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Artist Profiles

Remembering Etta Jones

By Published: February 21, 2007
Etta Jones's love affair with music began in 1939 when she first heard Billie Holiday's record of "Fine and Mellow" (the flip side of the now-iconic "Strange Fruit"). Lady Day became the young Etta's inspiration and her greatest influence. It is hardly surprising that the teenage Etta Jones sang so much like her idol at that first recording session. It was a debt Jones freely and happily acknowledged. Of course, she admired other singers as well. Ironically, it would be her attention to Dinah Washington's work that would help the young Etta move beyond her Holiday-derived mannerisms. She also expressed great admiration for Thelma Carpenter and especially Nat Cole. Almost every one of Jones's albums contains at least one song recorded by Cole. Needless to say, every one of those same albums also features one or more songs associated with Billie Holiday. In particular, Jones carried the song "Fine and Mellow" with her throughout her career like a cherished heirloom. The tune appeared on her most successful record, the 1960 LP Don't Go to Strangers, and she recorded it again in the 1980s for Muse. It also appears on her final CD, Etta Jones Sings the Songs of Lady Day, recorded earlier this year. That last performance of "Fine and Mellow" contains a glimpse of Jones's startlingly accurate impersonation of Holiday, which serves to underscore both Lady Day's initial influence and the degree to which Jones had achieved her own identity.

Although she had a distinctive approach to vocal jazz, Etta Jones did not blaze new trails for jazz singing in the way that Sarah Vaughan and Betty Carter did. Jones was an inspired craftsman rather than a high-profile innovator. She built her style out of elements that had already been incorporated into the vocal jazz lexicon by other singers: the improvisational and rhythmic ideas of instrumental jazz, the lyricism of classic pop and the tonal qualities of traditional blues. Other singers of her generation, including Ernestine Anderson, Lorez Alexandria, Ruth Brown, Della Reese and Dakota Staton, drew on these very same elements in various ways and with varying degrees of success. However, none of them quite achieved the naturalness or individuality that set Jones's singing apart.

In so many ways, Etta Jones occupied the middle ground between Billie Holiday and Dinah Washington. Like Lady Day, Jones had an unusually tart vocal timbre. But where Holiday's voice was relatively small and fragile, Jones's blues-drenched tone had some of the bite and power that made Washington's sound so thrilling. Also like her influences, Etta Jones did not intellectualize jazz. Her radical bending of pitch and her "when I get there" approach to the beat were not calculated devices. She sang from her heart (like Billie) and from her gut (like Dinah) rather than from her head. Improvisation came as naturally to her as breathing, and she probably had swing coded in her DNA. While there were many improvisers who took a tune further out than Jones, few were as economical in their phrasing. She did not waste notes or needlessly embellish a melody.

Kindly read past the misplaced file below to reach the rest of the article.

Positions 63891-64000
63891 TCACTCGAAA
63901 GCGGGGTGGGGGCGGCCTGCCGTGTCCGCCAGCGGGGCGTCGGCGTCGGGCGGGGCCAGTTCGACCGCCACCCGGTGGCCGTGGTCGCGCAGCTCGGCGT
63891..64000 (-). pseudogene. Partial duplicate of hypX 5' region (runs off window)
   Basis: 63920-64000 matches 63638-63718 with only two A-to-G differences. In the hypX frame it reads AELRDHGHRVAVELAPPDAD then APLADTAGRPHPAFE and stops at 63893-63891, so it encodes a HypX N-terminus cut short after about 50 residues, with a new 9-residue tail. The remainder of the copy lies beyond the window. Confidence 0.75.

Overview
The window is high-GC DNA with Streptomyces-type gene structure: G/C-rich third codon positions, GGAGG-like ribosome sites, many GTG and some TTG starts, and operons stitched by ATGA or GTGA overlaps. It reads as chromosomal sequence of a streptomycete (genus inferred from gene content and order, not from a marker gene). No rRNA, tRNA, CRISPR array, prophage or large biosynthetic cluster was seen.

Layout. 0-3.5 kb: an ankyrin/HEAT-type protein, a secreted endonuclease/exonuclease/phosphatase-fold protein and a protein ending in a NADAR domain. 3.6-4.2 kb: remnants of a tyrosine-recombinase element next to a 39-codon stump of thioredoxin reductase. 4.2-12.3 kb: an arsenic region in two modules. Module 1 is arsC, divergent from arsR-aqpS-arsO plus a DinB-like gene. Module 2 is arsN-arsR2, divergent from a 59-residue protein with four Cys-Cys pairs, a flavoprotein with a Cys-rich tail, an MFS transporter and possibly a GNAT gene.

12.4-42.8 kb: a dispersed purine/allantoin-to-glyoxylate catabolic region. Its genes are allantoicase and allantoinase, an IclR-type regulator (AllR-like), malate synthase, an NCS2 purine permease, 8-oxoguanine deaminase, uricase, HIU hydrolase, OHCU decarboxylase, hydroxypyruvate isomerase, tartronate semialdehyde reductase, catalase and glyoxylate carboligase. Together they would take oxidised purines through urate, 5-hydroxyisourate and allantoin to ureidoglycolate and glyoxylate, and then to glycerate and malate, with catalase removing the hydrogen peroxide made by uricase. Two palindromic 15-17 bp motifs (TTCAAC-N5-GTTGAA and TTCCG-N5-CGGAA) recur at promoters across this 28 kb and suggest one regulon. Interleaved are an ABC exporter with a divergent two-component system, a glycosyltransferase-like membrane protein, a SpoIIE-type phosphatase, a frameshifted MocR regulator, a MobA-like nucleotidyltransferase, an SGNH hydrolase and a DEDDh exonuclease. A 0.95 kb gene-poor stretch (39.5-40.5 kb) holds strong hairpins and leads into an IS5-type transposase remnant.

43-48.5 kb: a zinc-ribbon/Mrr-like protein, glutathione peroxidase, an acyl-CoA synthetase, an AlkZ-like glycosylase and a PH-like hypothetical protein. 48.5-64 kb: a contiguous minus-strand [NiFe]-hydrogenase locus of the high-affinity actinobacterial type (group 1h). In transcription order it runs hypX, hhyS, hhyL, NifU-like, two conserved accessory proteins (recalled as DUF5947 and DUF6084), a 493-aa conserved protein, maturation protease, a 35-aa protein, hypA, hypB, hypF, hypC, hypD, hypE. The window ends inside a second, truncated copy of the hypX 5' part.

Etta Jones had an approach to phrasing that was wholly her own. Like Rosemary Clooney, she never had a great deal of breath control. Both singers learned to circumvent that problem by breaking songs into short phrases rather than sentences. But where Clooney would maintain an even dynamic weight within a phrase, Jones would alternately punch out or draw in a word. If you looked at her phrasing on paper, it would appear to have little in common with proper conversational syntax. Fortunately, jazz singing doesn't occur on paper.

Few singers have invested a song with the kind of gravitas that Jones brought to a lyric. Words meant a great deal to Etta Jones. In interviews over the years, she always stressed the importance of good lyrics. Whether it was a traditional 12-bar blues or a Lerner & Loewe show tune, Jones sang with an unaffected sincerity that defied traditional notions of interpretation. She was not an actor playing a scene so much as she was a storyteller sharing lessons learned on life's sometimes wonderful and sometimes bumpy road. In Etta Jones's universe, happiness was well earned, sorrow deeply felt and love long lasting.

Of course, her many gifts as a singer were largely embryonic when Etta Jones first stepped out onto a stage in 1943. In what has become the jazz singing equivalent of pulling the sword from the stone, Jones's big break came after she appeared in the amateur contest at Harlem's Apollo Theater. She lost the competition, but she managed to catch the ear of bandleader Buddy Johnson. Johnson needed a girl singer to fill in for his sister, who was temporarily leaving the band to have a baby. He hired Etta, and, within a week she was on the road. She was also only fifteen years old.


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